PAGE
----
The Mass and Taking Up Our Cross

24th Sunday in Ordinary Time, Year B: Sept. 12, 2009
Isa 50:5-9; Ps 116:1-6, 8-9; James 2:14-18; Mark 8:27-35

What was it that brought you here today? Why did you come to Mass? If we listed off all our reasons, do you think I would be surprised?

One summer when I was in college, I was staying in the same town, with some roommates in an apartment. I had decided that I wanted to change what church I attended. And one day I was telling my roommates about the one I had visited that morning and why I was thinking of going there. And the girlfriend of one of the guys was there at the time, and she said, “Who is she?” And I said, “What?” She said, “Whenever a guy chooses a church, it is always because there is some good-looking girl there in the congregation. So, who is she?” Well, I didn’t admit it to her, but actually she was right! It wasn’t the only reason but, yes, one reason was that there was a beautiful young woman that I had spotted in the congregation that I hoped I would get to know if I went there. By the way, I never did get to meet her in the year I went to that church!

So… men? Guys? Are you here this morning because of a beautiful woman? Maybe sometime in your past, starting a chain of events that leads to you being here today?

But—why else? Because the Church tells us that we have to? That obeying the Third Commandment—Remember to keep holy the sabbath day—means attending Mass on every Sunday and Holy Day of Obligation, unless you are unable to? Okay, sure. But why does the Church require this? Why does the Church want us to attend Mass?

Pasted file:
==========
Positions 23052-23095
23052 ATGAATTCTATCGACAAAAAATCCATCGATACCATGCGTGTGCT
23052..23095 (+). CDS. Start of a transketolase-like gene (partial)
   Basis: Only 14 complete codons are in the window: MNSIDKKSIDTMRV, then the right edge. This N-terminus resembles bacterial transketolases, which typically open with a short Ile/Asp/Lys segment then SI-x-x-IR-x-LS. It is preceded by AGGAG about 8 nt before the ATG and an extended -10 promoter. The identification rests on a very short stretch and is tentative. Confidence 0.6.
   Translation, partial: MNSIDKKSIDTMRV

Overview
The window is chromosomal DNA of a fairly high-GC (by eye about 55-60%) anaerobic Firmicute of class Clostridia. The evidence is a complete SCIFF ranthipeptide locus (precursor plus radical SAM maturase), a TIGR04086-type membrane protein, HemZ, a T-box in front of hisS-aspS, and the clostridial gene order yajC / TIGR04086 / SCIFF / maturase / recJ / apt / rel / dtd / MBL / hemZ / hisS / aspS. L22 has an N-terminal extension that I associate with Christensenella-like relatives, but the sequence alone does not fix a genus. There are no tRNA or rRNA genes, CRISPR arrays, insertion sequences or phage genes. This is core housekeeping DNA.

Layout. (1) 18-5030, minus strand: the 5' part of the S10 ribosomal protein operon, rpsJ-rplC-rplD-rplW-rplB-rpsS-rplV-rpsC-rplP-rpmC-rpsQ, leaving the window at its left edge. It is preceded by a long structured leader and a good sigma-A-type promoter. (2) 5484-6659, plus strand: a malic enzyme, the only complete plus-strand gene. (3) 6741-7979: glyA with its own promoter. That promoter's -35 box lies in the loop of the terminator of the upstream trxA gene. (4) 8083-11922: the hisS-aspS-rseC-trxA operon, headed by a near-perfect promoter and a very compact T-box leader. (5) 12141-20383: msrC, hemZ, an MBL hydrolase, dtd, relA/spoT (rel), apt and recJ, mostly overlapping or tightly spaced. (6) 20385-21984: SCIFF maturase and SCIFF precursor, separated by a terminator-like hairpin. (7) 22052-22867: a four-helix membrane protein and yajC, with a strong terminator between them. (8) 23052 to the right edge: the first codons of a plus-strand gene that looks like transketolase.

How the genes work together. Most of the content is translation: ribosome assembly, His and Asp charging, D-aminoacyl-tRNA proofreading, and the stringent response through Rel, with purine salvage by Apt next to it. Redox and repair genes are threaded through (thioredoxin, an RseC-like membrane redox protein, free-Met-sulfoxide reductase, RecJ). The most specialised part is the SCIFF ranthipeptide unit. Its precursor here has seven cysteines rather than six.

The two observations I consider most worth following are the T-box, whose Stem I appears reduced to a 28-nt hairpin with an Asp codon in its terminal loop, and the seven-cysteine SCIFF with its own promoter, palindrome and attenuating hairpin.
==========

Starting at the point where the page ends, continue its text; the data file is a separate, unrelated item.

And then we might start to get some of the answers that we might give:

  • To meet with our fellow Catholics and to strengthen each other with holy friendship.
  • To praise God, especially in song.
  • To pray to the Lord, alone and with others.
  • To listen to the Word of God, and hear a homily that applies it to our lives.
  • To be in Christ’s presence.
  • To receive his Body and Blood in Holy Communion.
  • To be strengthened to be sent forth to love and serve the Lord.
  • To eat lots of donuts at the Parish Social after Mass.

So have I missed anything? Is my list complete? And if you think it is—then I would ask: why the Mass? Why not just a parish social? A Bible study or class? A festival of praise singing? Praying morning prayer together? Having a Holy Hour, with Eucharistic adoration? Why not a Communion service? In fact, that’s the closest, so let’s focus in on it. What’s the difference between the Mass and a Communion service?